Spend a few minutes at my middle school and you’ll quickly notice students talking over everyone–teachers and each other. Our school has proclaimed to be dedicated to social justice, and I can’t help but wonder how this culture of talking over one another is effective to empower students and help them develop strong voices. My hypothesis is that it is not effective, so what would be?
An obvious move is to have more discussion and debate in our classrooms, to practice talking to one another in a healthy and productive way. But for Baltimore City students who’ve become accustomed to fill in the blank worksheets and questions with a single right answer, jumping straight into a Socratic Seminar is a disaster waiting to happen. There needs to be a bridge between where they are and the ideal space where their voices are valued by everyone.
Towards that end, I started a Monday morning tradition where students sit in a circle and share one high and one low from their weekend, with mixed results. The heart of a recent lesson plan I used involved an activity where students got into pairs with one person acting as the speaker and the other as the listener. For one minute they had to speak continuously about something they were passionate about (I modeled by waxing poetic about the Baltimore Ravens), and the other person had to support them by listening intently. Switch roles and repeat. Then, do the same activity except now the listener is to be intentionally disengaged or even downright rude, texting on their cell phone, not making eye contact, etc. What you find is that communicating even when only one person is speaking is a highly social process, when the partner’s engaged your words are a co-creation, when your partner’s disengaged it’s nearly impossible to even continue talking about that which you are most passionate about.
The idea was to conduct this activity and then reconvene for a reflective conversation on the experience. Unfortunately reality did not match with my vision of what would happen. The all-girls classes talked over one another during the weekend high-lows, and transitioning straight to another talk and listen activity proved difficult. Probably only 75% actually did the activity, and by the time they finished I was unsuccessful at bringing everyone back together to reflect. At this point I began to question whether it was even possible to teach the way I wanted in this particular school culture and environment. Feeling frustrated and with class time running out I simply asked them to pull out a piece of paper and write one time in class where they felt like their voice was empowered and another time where it wasn’t, or, a time where they empowered or disempowered someone else’s voice.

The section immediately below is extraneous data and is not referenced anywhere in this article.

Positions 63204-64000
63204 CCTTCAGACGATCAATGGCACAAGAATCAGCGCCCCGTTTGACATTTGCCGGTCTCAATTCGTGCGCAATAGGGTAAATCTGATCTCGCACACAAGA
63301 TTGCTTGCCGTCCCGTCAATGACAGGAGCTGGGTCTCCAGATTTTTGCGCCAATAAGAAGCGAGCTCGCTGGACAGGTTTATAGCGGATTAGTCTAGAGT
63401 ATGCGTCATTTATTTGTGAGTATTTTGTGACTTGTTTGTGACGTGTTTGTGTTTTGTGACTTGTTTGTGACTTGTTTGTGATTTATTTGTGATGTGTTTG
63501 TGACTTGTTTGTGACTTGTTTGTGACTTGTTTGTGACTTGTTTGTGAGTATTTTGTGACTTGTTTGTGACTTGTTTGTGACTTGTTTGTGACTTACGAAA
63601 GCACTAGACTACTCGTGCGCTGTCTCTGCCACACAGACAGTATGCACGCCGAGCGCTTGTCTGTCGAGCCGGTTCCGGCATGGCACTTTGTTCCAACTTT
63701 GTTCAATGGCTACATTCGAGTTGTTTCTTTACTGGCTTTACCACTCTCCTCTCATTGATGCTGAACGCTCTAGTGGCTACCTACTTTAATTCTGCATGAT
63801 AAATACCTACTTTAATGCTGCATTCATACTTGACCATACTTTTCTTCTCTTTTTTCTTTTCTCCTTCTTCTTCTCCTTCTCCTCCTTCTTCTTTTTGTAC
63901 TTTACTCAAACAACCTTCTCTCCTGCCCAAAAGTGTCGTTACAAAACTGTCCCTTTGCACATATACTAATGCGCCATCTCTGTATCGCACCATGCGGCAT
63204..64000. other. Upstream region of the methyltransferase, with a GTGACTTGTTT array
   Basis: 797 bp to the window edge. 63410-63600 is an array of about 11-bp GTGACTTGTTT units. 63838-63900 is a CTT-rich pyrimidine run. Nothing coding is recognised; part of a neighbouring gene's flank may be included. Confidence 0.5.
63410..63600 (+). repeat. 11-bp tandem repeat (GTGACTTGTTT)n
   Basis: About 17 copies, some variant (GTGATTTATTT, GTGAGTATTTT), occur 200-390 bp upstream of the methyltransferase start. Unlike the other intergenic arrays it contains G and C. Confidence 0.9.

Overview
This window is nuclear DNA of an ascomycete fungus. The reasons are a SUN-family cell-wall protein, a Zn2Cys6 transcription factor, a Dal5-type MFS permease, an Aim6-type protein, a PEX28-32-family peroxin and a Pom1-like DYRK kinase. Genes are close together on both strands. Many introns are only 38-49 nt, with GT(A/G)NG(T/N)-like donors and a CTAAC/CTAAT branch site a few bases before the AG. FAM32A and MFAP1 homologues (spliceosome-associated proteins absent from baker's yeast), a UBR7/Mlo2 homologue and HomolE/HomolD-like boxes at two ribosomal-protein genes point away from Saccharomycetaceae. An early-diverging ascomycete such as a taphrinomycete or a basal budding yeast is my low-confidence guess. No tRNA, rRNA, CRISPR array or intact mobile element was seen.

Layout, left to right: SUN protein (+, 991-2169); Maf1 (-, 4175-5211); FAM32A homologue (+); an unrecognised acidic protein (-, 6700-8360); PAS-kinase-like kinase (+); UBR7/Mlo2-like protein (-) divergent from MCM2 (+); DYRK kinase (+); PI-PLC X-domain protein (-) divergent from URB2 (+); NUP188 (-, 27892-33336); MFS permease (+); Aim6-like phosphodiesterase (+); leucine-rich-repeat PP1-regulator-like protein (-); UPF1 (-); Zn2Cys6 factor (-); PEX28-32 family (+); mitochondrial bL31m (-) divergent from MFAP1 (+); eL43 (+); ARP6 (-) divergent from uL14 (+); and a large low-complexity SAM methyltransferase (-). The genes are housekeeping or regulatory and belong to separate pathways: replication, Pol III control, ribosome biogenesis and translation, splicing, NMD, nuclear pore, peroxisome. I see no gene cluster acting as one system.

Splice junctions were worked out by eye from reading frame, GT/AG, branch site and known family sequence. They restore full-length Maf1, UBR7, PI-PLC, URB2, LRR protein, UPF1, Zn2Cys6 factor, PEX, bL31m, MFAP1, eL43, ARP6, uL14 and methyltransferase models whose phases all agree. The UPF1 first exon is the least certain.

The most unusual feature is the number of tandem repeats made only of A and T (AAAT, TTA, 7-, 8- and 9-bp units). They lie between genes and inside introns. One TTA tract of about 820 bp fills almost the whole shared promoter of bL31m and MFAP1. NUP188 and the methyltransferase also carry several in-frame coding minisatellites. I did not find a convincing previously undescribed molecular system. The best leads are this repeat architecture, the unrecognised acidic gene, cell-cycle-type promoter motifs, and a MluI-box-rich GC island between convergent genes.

It seemed that more people were in tune with the lesson than I first suspected in the moment. The girls wrote some very moving words, one of whom talked about NEVER feeling like she could express herself in school because none of the girls ever listen, so instead she chooses to be silent. Another talked about how she only felt comfortable expressing herself in one teacher’s room because they could talk about anything and they knew people would keep it private.
The next Monday I began by reading some of their responses to the class, all eyes were on me once I said that I would share back their classmates’ words. As I spoke there were murmurs of “that’s true” and “uh huh.” Then I told the girls that WE DECIDE whether this is a safe space or not, WE ARE THE CREATORS of it, and I simply asked, what do we want this space to look like and what will you do to help create it? It was a beautiful moment, they had a lot to say, and before we started our weekend high-lows I reminded the girls of their own words. The following conversation was the most empowering one I’d seen at our school to date, not because their weekends were that profound, but because every time a girl spoke her voice was bolstered by the intentional listening of every other student.
I don’t expect class to be a problem-less dream world from this point forward, but I do feel like we’ve begun to walk along the bridge towards a place of empowerment and productive self-expression.